My search for the Quantum Hitler Scale (QHS) began after positing the Quantum Hitler Principle (QHP): Any article not explicitly about the development of modern physics during the mid-twentieth century that contains the words “Hitler” and “quantum” is probably bullshit.
This by itself is pretty unassailable, though rife with obvious exceptions. Science fiction reviews and wikipedia entries about a sufficient chunk of the Marvel universe could be laudable academic work yet fail the test. In a nod to Gödel, this very article fails the test spectacularly, and I admire the snideness of anyone who stopped reading at the end of the first sentence. If this ends up on reddit I’ll upvote every comment to that effect.
I picked these two words after several years of delving into the depressing online world of pseudoscience, astrology, snake oil, anti-vaccination, and similar nonsense. I don’t recommend it. It’s a dark, dark place, and you have to be careful to periodically track down legitimate science, or your head starts to crack as you see words misappropriated for fallacy after fallacy and logic unravels upon the frequent left turns into tangential minutiae. It’s not just Alex Jones spouting Illuminati nonsense; nice, thoughtful people write things that sound an awful lot like science, and they can sound like voices of reason when real scientists get so fed up they start sounding like the forum trolls whose favorite word is “sheeple.”
“Hitler” is an obvious choice, following from Godwin’s law: “As an online discussion grows longer, the probability of a comparison involving Nazis or Hitler approaches 1.” It’s a standard rule of thumb that once you draw a parallel to Hitler, you’ve lost the argument, or you’re crazy, although when I told a friend no one is like Hitler, he mentioned a few post-Holocaust genocides, so I had to amend the statement. More accurate: nobody is like Hitler unless they are the primary populist leader of a state-sanctioned, active, successful, and not-at-all secret effort to eliminate another race.
“Quantum” is a good choice because a surprisingly small number of people actually know what it means. Roughly, it means “smallest amount of energy.” Quantum mechanics is about studying tiny transactions. A bunch of extremely weird things happen when you’re looking at very small amounts of energy, and these things are difficult to communicate to people in a sensible way, so the general public hears “anything can happen!” and, well, sort of, but no, not exactly, and even the cool anythings that very improbably might happen someday, if the math is right, aren’t going to happen to anybody we know anytime soon.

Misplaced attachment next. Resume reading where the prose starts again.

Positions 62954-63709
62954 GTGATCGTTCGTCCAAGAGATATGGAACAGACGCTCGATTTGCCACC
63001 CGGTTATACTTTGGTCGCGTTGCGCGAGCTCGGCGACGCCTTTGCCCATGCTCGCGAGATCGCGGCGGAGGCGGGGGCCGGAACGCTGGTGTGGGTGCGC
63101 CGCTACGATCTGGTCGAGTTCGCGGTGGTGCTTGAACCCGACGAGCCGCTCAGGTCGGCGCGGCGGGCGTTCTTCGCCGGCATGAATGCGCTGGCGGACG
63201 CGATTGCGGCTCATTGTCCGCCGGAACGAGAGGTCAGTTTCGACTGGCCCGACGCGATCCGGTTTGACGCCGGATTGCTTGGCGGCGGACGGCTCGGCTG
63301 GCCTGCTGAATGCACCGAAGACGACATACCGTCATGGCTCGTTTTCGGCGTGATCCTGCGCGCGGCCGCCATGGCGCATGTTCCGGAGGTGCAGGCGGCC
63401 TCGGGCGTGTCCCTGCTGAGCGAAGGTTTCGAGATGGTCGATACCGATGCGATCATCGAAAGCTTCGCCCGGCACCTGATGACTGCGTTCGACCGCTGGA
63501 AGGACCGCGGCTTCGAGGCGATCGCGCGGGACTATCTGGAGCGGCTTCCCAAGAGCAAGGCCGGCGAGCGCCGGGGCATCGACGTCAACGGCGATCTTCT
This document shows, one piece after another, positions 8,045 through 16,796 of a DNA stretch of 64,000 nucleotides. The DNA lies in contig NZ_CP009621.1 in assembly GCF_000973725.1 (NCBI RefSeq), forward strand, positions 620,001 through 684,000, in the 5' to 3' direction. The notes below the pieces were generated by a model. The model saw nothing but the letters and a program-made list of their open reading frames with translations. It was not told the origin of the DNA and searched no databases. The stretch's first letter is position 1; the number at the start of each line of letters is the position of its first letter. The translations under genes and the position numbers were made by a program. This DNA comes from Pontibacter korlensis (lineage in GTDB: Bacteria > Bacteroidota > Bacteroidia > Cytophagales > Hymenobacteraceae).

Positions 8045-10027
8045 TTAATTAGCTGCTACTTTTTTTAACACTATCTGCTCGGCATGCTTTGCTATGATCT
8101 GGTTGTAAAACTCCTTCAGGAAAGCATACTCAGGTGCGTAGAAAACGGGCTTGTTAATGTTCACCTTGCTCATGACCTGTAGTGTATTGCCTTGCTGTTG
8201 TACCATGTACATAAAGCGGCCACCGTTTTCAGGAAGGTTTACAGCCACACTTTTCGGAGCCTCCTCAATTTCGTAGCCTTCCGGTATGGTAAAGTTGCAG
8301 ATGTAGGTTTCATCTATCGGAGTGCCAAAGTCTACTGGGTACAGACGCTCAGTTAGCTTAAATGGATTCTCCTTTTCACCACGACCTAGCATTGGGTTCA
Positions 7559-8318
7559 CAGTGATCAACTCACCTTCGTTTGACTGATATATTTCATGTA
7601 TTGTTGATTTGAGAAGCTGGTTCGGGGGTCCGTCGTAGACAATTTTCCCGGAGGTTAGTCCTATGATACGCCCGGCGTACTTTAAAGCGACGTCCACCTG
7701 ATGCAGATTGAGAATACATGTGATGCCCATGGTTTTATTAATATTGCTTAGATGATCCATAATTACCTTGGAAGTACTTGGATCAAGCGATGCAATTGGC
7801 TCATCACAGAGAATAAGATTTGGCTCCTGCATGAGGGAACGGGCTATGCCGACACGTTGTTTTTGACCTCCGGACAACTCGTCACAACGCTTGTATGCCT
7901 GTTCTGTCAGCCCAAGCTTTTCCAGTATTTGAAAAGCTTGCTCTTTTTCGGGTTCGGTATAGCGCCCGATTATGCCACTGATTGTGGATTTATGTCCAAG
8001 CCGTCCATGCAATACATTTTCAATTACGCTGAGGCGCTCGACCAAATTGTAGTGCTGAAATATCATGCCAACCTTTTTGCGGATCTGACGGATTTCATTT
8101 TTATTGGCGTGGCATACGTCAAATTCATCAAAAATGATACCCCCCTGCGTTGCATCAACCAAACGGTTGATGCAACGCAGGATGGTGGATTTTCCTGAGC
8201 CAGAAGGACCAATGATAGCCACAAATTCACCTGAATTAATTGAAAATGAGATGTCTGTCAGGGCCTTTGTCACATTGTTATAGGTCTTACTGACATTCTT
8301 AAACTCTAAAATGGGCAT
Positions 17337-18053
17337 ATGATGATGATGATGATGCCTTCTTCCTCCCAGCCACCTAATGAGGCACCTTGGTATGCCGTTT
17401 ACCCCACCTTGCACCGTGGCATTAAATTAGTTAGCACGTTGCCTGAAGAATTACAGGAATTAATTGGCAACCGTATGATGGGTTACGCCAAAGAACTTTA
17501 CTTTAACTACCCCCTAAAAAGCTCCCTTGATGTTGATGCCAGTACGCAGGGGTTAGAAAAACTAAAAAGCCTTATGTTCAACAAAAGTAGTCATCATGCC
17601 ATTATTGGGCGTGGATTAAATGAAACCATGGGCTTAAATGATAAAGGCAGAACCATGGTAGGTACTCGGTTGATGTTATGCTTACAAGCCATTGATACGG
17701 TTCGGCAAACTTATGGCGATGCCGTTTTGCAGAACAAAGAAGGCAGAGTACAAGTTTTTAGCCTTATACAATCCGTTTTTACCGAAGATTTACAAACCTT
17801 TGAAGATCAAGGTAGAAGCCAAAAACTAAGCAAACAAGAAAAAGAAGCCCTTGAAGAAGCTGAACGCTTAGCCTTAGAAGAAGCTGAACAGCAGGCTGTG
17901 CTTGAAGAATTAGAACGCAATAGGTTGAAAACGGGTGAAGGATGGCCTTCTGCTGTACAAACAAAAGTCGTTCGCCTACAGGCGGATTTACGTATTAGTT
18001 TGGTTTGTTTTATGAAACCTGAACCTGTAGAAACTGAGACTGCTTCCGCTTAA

I stand by these selections and QHP, but a principle is not enough. No, after reading thousands of articles of alluring bullshit promising me oneness with Earth, good health, eternal life, and infinite persecution by secret kabbalahs bent on world domination and keeping me from knowing the truth about vitamin C, I thought, “Why can’t my computer sort this out for me?” I wanted a program that I could plug in that would tell me if the author of an article was bulldozing bullshit, and I wanted to know how much and how fast. I wanted a Quantum Hitler Scale.
I cobbled together a really bad python script to start analyzing articles via the time-honored blindfold and shotgun method. Initially I just measured the frequency of punctuation, connective words, pronouns, and a handful of other things. I used two control texts: the original bitcoin paper, which is a paper about how you can use cryptography and computers to build a proof-of-transaction system, and the first page of timecube, which is a schizophrenic rant about something involving rotation, corners, and racism. I figured any text analysis program that couldn’t tell these two things apart was a completely useless program.
My program was completely useless. My chosen measures produced surprisingly consistent ratios between the two. If I plugged in “evil” for one of my judgement call words, the difference was clear, but I felt that was cheating. I think I must have been assuming timecube was closer to Lyndon LaRouche’s rhetoric than it actually is, since “Hitler” and even “Nazi” came up blank. I found 7 instances of “Jew,” but once you’re blaming Jews, you can be talking about anything, since it’s well established that Jews are responsible for everything from 9/11 to male-pattern baldness. You could probably find someone who thinks Jews killed the dinosaurs.
I needed some more articles. I added some fear-mongering articles from Natural News, and searched (hard) for some dry science reporting. I knew this was going to be rough going, as the scale I was looking for ran from “honest science or social and scientific reporting” to “not honest or just misinformed reporting about something,” and you could argue—correctly—that’s not a one-dimensional scale, but I spent a thousand dollars on this computer and I’m going to do something with it.